Tuesday, March 31, 2015

INDIA INK: Wash drawings

Techi Brant

Jack Ryan
Last night the class began working with India Ink and wash techniques. Techi's drawing above is rich in value exhibiting good volume and a strong sense of light. The vertical brush strokes in the background suggest an outdoor environment and a perfect contrast to the horizontal strokes predominant in the objects.
Jack's drawing is from last week. He has successfully rendered the light and volumes with the stipple technique. This too is a perfect contrast to the cross-hatch technique in the background and the rhythmic hatches within the shadows.

Saturday, March 28, 2015

INDIA INK: Exquisite Corpse and Still Life

Friday morning began with a game of the Exquisite Corpse. This is one of the strongest group displays I've seen yet. All of the work exhibits strong use of value techniques and line quality. Well done and a fun game.
Dorothy Fast
In the afternoon, students practiced the various techniques of value and mark-making on a still life. Dorothy's drawing illustrates the strength and graphic qualities of working with pen and ink. The contours swell and the values are rich. She has effectively used darker forms to recede allowing the objects in the foreground to advance. Her attention to the negative areas between the forms and in the background enhances the contours of the forms as well as re-enforcing depth and space.

Thursday, March 26, 2015

INDIA INK: Still Life

Daniel Orjuela Beltran

Techi Brant
Last night the class continued drawing with India ink. The objective was to address either the light or volume or a combination of the two of a complex still life arrangement. With his parallel hatched lines following the cross-contours of the forms, Daniel has equally addressed the light and the volume. The values are rich and the image is well balanced with its asymmetrical placement.
Techi's drawing is also very rich yet she has giving each object an individual character by applying a different mark-making technique. The values are strong and bold. The image has depth and the negative areas have been emphasized enhancing the juxtaposition of the varying edges.

Wednesday, March 25, 2015

INDIA INK: The Exquisite Corpse

Monday night students began working with India ink. To become familiar with the medium and explore the various techniques, the class played a round of the Surrealist game "The Exquisite Corpse".  The drawings above illustrate the techniques of parallel and cross hatching, short hatching, scribble, stippling and drawing with a brush.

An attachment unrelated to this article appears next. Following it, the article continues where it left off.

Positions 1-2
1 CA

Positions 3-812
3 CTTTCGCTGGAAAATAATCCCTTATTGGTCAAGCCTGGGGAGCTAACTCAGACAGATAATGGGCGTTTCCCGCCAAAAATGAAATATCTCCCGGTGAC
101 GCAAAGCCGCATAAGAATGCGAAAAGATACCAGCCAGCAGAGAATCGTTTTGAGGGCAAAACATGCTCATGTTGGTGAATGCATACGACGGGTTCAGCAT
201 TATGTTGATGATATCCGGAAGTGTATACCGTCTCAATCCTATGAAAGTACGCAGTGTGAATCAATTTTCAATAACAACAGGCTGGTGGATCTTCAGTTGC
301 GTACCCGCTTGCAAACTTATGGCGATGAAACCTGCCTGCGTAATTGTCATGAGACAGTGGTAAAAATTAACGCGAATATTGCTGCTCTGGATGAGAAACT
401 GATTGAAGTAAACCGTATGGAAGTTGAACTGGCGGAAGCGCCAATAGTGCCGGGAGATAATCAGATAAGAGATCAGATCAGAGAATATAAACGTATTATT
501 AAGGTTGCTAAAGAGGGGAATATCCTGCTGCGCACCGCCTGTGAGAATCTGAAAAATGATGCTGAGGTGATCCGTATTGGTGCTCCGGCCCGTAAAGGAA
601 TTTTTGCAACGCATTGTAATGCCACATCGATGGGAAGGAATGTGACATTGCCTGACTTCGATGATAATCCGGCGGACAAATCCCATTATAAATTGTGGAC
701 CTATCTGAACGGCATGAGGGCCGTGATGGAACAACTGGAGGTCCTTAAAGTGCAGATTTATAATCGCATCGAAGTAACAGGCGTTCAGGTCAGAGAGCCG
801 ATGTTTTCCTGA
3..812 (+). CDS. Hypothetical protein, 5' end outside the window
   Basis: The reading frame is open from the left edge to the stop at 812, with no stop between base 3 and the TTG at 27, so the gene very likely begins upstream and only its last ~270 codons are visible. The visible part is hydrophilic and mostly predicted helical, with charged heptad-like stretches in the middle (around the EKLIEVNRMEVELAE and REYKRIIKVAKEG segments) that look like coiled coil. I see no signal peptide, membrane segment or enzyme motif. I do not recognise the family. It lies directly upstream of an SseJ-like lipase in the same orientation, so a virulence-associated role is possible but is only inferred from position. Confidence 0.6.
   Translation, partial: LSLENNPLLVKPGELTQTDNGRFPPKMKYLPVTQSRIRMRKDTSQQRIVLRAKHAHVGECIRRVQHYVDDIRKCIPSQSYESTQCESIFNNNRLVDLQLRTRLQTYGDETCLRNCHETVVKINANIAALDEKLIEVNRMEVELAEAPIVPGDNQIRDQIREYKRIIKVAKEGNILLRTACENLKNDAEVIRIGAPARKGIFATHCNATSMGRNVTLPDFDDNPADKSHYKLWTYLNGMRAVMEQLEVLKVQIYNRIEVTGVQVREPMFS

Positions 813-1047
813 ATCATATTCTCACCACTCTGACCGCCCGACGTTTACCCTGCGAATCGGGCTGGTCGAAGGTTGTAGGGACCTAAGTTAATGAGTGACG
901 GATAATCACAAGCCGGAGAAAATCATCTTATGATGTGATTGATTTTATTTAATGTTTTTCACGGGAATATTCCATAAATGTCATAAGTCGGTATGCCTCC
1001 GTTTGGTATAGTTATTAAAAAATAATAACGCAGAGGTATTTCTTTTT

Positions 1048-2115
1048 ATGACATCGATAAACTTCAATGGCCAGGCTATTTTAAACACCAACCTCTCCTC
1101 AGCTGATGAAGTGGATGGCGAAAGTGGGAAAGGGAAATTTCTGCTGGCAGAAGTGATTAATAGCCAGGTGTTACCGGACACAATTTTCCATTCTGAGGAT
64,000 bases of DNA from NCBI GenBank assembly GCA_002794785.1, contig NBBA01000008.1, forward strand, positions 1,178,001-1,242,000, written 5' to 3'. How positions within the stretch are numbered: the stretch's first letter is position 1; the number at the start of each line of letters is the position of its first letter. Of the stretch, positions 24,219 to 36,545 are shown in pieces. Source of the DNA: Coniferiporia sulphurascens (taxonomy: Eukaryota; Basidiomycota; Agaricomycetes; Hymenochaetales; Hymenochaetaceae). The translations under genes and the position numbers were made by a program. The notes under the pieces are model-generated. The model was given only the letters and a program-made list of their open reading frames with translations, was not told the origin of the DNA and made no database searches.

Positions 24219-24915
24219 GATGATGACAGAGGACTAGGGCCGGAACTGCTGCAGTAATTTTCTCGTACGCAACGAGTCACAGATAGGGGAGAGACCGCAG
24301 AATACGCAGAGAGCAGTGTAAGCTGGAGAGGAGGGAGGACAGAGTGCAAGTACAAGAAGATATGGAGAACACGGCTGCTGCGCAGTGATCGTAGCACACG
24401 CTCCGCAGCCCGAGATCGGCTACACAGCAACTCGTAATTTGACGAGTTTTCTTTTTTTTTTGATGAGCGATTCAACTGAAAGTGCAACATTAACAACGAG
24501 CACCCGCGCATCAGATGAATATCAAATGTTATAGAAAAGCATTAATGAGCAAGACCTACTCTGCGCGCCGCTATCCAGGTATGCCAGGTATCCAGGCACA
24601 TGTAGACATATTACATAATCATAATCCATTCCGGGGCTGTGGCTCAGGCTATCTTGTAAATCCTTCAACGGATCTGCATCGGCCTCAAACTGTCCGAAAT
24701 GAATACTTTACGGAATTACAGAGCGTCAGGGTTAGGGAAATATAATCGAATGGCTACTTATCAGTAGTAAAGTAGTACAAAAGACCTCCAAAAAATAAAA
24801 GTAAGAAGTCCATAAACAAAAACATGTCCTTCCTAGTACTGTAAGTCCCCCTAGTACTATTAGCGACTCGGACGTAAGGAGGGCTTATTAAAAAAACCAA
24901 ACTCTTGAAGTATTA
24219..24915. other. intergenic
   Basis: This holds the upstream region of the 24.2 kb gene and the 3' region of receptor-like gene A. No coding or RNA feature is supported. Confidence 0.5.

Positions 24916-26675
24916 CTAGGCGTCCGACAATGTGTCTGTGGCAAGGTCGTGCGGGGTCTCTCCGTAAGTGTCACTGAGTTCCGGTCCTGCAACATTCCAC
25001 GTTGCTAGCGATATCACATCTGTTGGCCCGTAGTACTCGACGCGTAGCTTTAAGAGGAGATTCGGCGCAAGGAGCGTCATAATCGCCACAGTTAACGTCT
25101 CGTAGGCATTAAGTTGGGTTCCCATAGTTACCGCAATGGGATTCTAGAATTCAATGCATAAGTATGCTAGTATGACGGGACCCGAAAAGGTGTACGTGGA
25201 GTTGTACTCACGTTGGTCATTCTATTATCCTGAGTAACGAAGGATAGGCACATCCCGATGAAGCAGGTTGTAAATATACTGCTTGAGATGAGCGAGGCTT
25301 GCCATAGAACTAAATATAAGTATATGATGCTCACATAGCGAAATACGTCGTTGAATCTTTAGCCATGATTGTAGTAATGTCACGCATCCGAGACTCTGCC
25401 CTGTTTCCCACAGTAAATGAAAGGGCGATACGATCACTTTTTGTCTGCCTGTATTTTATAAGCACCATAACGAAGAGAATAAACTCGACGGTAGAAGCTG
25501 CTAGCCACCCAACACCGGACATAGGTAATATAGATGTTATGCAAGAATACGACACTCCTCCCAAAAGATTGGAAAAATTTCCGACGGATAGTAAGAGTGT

Tuesday, March 10, 2015


All this week both drawing classes are working on the midterm drawing exam and reviewing portfolios one on one with me. Pics will follow.

Monday, March 9, 2015

COMPOSITION: Positive and Negative Balance / Diebenkorn Studies

Ellen Cox

Ever Arango Lopez
Last Friday morning began with a series of drawings addressing positive and negative balance. Each student drew a single item with the objective of activating the negative areas of the composition. Ellen has employed "cropping" to isolate the negative areas. Her composition spirals outward from the upper right hand corner. The keys also establish a strong bottom left to upper right diagonal with the negative areas between the keys reinforcing this push upward.
Ever's drawing has a strong downward push emanating from the upper left to the lower right. The dynamic foreshortening and directional mark-making add to the velocity of the movement.
Rainey Hoaglin

You Nara
In the afternoon, students drew from individual still life arrangements. Rainey has effectively employed atmospheric perspective in her drawing. We enter the composition at the doorknob and wander back towards the bottle. You has also established a close grouping of objects drawing us in along the backscratcher then allowing us to orbit the objects. Both objects exhibit a strong attention to the location of the objects and balance with the negative areas.

Thursday, March 5, 2015

VALUE: Diebenkorn Compositions

Jack Ryan

Kathy Heglin
Last night began with a discussion on the work of Richard Diebenkorn and small scale compositions in general. Each student had their own arrangement of 3 -5 objects. Jack's drawing is very well composed, engaging all four sides of the composition. The objects are locked into the space. Your "eye" is directed over and under the positive shapes moving up the page. A bit more contrast in the values would increase the dynamics as well as add clarity.
Kathy has effectively used diagonals in her composition creating a zig-zag, "s-like" formation. There is an interesting flatness to the space. It's as if we are viewing two different angles of the space; one for the objects and another for the background. The objects appear to float on the background partially due to the similarity in size but also the placement (none of the shapes overlap). Kathy's drawing, like Jack's, moves up the page rather than into it.

Tuesday, March 3, 2015

COMPOSITION: Balancing the Positive and Negative Areas

Mika Embroden

Tatiana Guberman
Last night the class made drawings exploring the distribution and division of the positive and negative areas within a composition. Mika has successfully divided the composition into three areas of various sizes (not including the areas within the handles). The location of the handles seems to arc rather than moving in straight diagonals. In contrast, Tatiana's drawing exhibits bold diagonal or triangular shapes within the negative areas. In addition, both drawings illustrate rich textures and values adding to the volume, light and mood.